The global response to Covid-19 is demonstrating the enormous resources which can be marshalled when society chooses to respond to what scientists tell us is an existential threat. The good news is that making an impact on climate change doesn’t have to be as disruptive as the virus. While we await a vaccine for the pathogen, solutions to climate change are all around us – it’s the choices we make, from the cars we buy, to how we grow our food. Unlike the virus, acting on climate is also beneficial to public health.

Our experience working with the legislature and with ballot campaigns to enact climate change policies has taught us that even with passionate and strong grassroots support, change is hard fought and details matter. We remain committed to our method of consistent and focused leadership; and building a business and utility coalition based on reliable research. Our voice continues to represent a unique perspective on climate action among organizations seeking change in Olympia and in our State.

We have witnessed and been awed by the intrepid leadership of legislators who share our long-term commitment to implementing a comprehensive and strategic framework for managing carbon emissions in our state. We’d specifically like to thank Senator Carlyle, Senator Hobbs, and Representative Fitzgibbon for actively seeking resolution, each in their own ways.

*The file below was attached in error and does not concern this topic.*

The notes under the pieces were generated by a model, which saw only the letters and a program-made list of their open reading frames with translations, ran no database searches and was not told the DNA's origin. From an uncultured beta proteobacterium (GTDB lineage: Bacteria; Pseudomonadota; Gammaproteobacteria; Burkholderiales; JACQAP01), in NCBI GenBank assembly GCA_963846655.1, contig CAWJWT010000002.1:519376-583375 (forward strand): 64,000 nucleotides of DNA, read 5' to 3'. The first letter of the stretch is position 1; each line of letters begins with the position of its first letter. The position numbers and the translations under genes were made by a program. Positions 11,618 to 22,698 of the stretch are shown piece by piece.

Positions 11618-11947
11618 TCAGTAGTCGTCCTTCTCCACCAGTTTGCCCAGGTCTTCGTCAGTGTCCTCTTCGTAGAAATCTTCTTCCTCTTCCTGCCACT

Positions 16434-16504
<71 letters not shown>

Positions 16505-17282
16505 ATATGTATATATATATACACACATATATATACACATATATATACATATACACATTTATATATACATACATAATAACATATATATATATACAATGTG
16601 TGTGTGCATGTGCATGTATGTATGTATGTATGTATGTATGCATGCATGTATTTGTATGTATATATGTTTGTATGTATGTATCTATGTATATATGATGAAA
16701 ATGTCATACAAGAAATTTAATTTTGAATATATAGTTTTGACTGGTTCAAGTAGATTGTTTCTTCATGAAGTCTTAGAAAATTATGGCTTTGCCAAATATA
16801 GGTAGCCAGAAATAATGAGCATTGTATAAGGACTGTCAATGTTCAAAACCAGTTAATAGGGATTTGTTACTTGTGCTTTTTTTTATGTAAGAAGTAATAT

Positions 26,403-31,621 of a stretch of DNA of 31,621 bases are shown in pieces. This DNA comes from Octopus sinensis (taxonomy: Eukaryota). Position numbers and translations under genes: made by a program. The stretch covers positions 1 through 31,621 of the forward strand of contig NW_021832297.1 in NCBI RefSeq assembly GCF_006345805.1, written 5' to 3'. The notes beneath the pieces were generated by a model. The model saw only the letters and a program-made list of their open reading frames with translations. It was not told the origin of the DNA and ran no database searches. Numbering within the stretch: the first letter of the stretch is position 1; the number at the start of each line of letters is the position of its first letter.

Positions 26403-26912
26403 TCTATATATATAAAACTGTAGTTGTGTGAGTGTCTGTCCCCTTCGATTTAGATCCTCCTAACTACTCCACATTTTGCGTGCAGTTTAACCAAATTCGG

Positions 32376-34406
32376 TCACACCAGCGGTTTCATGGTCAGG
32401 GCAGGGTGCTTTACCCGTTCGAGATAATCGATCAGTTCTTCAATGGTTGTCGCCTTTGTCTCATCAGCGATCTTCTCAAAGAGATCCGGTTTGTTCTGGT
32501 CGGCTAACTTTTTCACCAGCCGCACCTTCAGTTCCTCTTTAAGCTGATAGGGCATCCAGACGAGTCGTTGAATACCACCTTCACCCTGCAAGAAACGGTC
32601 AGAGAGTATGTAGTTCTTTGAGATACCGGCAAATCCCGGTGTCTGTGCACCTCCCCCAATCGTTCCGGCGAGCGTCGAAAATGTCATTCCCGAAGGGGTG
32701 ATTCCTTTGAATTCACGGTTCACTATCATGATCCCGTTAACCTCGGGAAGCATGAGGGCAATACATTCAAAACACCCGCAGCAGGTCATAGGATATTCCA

As we consider the current COVID-19 crisis and the profound economic shift underway, some may be wondering what place climate action holds in the distant future. Minds are rightly focused on the emerging health crisis. Our hope for when we get through this is a collective appreciation for science and commitment to head warnings across a broader range of issues.

We’re learning that doing proactive work and making investments is key to avoiding catastrophe. Done thoughtfully, climate policy can help our state stimulate economic activity and create resilient jobs and boost public health and disaster preparedness. It’s the lens with which we will be approaching Cap & Invest over the interim. We continue to see 2021 as an unprecedented moment for our state to enact a comprehensive and economically beneficial strategy to manage its GHG emissions.

Thank you for your continued support and engagement as part of the CaPI community as we move this important work forward. As always, we’d love to hear your thoughts and perspective.

– CaPI Team